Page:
The luminance signal computation unit 18 performs, for example a process reverse to the matrixing process performed by the matrixing unit 11 in the image display devices 82, 83 in FIGS. 15 and 16. Using the image data SR2, SG2, SB2 output from the analog-to-digital converters 1, 2, 3, the detection unit 14 calculates a digital luminance signal SY2. The internal structure of the detection unit 14 will be described later, using FIG. 31.

As a variation of the second embodiment, FIG. 29 shows an image display device 86 that receives an analog luminance signal SY1 and an analog chrominance signal SC1 instead of analog red-green-blue input signals. This image display device 86 is similar to the image display device 82 in FIG. 15, except that the detection unit 4 is replaced by a detection unit 14 that receives the digitized luminance signal SY2 directly from analog-to-digital converter 9. This detection unit 14 is identical to the detection unit 14 in the image display device 85. The analog-to-digital converters 9, 10, matrixing unit 11, and smoothing units 5, 6, 7 are similar to the corresponding elements in FIGS. 15 and 28, so further description will be omitted.

As another variation of the second embodiment, FIG. 30 shows an image display device 87 that receives an analog composite signal SP1. This image display device 87 is similar to the image display device 83 in FIG. 16, except that the detection unit 4 is replaced by a detection unit 14 that receives the digitized luminance signal SY2 output from the luminance-chrominance separation unit 13. This detection unit 14 is identical to the detection unit 14 in the image display device 85. The analog-to-digital converter 12, luminance-chrominance separation unit 13, matrixing unit 11, and smoothing units 5, 6, 7 are similar to the corresponding elements in FIGS. 16 and 28, so further description will be omitted.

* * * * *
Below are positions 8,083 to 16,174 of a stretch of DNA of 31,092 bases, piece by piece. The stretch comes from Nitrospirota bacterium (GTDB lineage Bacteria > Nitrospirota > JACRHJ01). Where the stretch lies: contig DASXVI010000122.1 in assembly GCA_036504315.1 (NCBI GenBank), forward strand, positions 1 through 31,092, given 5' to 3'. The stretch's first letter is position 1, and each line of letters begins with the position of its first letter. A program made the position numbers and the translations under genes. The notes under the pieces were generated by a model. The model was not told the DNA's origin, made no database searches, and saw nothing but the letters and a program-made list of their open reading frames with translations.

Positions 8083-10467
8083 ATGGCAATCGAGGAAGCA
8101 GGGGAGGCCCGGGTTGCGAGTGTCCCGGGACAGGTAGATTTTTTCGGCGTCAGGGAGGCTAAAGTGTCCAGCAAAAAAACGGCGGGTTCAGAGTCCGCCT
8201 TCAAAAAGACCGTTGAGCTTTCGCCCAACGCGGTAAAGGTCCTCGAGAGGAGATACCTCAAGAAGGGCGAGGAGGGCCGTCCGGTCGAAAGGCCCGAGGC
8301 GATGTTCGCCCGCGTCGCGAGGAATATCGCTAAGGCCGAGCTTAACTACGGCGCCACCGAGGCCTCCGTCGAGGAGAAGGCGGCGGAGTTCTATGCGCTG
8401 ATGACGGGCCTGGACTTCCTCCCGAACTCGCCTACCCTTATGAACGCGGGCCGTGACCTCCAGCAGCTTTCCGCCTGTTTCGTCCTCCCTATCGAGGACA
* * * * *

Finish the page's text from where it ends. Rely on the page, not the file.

FIG. 31 shows the internal structure of the detection unit 14 in FIGS. 28, 29, and 30. The detection unit 14 has a comparator 35 for the digital luminance signal SY2, and a threshold memory 36 that stores a threshold value. The comparator 35 supplies a comparison result to a control signal generating unit 37 comprising a microprocessor or the like that generates the control signals CR1, CG1, CB1. The control signals CR1, CG1, CB1 select filters that execute smoothing processes on the image data SR2, SG2, SB2 for the three primary colors.

Next, the operation of the second embodiment will be described. The only difference between the operation of the first embodiment and the operation of the second embodiment is the difference between the operation of the detection unit 4 in the first embodiment and the detection unit 14 in the second embodiment, so the following description will cover only the operation of the detection unit 14.